Place Real in
Barcelona, a village square like there are many in Spain,
rectangular, surrounded by buildings usually not more than
three or four stories high, often with balconies just big
enough for two chairs, a withered plant and a bottle of
wine. Just off from the square’s centre there’s a dried up
fountain. Groups of backpackers hang around in the shade of
the few palm trees that the square hosts.
A homage to Catalonia, the book by the English
writer George Orwell, taught me that during the civil war
granite blocks were pulled out of this square and out of La
Rambla, the wide street behind the square. These where used
to build defense walls in front of the doors and windows of
the buildings surrounding the street and the square -
buildings occupied by the rebels.
I’m staring at the carved and worn down rocks and wonder who
put them back after the war.
Kate, a girl from Australia, studies the lines in my hand
carefully. She frowns. Her gaze shifts from my hands to my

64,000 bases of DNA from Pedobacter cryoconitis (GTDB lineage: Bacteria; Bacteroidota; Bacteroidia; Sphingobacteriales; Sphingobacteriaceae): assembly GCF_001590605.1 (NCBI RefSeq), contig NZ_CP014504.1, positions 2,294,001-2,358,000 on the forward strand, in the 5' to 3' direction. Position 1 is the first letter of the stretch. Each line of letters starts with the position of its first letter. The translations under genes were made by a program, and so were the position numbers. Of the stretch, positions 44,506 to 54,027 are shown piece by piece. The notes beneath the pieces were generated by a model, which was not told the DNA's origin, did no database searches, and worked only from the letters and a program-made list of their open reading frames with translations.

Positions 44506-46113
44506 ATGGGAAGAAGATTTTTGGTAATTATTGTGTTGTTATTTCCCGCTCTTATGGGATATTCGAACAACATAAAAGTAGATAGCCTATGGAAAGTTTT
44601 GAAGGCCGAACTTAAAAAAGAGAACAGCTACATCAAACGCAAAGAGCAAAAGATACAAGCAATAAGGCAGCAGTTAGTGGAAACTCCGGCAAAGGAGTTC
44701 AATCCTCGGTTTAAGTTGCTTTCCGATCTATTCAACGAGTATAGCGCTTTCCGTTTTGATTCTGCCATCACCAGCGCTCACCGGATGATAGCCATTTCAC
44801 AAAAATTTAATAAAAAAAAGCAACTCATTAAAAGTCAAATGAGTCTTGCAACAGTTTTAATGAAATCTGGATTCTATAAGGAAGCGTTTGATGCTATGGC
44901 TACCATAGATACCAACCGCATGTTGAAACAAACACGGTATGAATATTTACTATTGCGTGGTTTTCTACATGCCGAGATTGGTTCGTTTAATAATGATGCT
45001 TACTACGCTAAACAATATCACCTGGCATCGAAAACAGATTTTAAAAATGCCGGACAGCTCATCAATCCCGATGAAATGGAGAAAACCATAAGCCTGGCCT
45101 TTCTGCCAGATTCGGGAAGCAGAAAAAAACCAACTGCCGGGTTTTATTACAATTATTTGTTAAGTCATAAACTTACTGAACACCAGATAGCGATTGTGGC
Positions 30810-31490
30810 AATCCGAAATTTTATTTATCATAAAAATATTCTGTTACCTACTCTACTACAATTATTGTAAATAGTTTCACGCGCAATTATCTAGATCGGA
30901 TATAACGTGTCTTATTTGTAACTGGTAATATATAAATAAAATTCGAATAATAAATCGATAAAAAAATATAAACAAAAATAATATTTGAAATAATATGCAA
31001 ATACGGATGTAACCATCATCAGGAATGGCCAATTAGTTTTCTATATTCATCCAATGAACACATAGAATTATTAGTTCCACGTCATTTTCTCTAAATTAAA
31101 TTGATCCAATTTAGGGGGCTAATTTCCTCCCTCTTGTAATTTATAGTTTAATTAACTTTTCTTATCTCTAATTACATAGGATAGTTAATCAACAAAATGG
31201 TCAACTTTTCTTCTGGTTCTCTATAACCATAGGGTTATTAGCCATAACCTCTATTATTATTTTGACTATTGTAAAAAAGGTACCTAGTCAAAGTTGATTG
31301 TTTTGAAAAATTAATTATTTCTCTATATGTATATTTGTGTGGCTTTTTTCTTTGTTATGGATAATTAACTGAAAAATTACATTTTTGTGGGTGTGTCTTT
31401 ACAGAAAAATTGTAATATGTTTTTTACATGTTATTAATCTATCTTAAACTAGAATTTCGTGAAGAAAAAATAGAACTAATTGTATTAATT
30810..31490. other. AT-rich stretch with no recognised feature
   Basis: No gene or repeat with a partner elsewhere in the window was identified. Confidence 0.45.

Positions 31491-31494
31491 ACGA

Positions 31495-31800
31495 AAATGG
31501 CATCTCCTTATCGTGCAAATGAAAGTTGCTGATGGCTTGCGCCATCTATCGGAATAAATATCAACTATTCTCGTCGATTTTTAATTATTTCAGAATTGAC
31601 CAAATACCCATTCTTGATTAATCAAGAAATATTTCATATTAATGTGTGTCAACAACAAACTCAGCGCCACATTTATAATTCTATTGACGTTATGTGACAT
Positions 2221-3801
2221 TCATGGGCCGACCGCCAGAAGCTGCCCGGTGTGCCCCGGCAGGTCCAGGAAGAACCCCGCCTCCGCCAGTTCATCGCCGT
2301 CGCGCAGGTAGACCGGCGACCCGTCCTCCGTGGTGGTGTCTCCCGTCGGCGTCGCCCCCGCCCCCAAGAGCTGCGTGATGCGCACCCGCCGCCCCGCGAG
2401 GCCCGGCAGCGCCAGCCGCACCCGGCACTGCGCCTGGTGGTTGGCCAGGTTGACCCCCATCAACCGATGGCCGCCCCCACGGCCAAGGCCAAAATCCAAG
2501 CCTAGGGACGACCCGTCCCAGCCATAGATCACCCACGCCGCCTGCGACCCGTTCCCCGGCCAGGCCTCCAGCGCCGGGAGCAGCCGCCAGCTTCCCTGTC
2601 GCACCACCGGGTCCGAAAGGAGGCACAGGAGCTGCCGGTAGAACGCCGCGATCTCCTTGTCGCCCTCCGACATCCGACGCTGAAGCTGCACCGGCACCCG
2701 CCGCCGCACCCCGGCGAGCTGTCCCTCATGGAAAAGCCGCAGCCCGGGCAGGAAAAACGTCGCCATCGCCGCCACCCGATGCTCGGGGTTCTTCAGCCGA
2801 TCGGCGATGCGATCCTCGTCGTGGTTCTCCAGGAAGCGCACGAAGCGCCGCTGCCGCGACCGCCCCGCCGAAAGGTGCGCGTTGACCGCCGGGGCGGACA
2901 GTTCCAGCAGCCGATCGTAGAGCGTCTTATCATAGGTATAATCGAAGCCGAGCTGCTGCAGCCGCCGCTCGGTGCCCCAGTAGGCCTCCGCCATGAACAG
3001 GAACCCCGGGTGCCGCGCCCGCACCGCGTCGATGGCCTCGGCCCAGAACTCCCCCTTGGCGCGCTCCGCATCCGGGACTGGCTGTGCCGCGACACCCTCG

face and back to my hands again. “You’ve got the hands of an
old man” she finally says.
I’ve turned 22 this spring and I really don’t quite know why
I’ve come to Barcelona.
coffee, Kate and i. She tells me about an American boy she
met this summer in Fort William, Scotland. He was climbing
Scotland’s highest mountain, Benn Nevis, on bare feet. Why
on bare feet, she asked him before departure. I’m doing it
for world peace, he replied. It’s a prayer.
The square is getting darker. Tourist groups scuff around
searching for a terrace on which they will drink, talk,
laugh, eat and maybe exchange travel stories for the next
few hours. After that they will disappear, through the small
streets at the sides of the square, into the night. It’s
what happens here every night, all summer long. A hobo
scuffs around the fountain and carefully searches through
the trash the backpackers left behind.
I take a sip of my gin-tonic and study, with a feeling of
lightness in my head, the palms of my hands.
in between boulders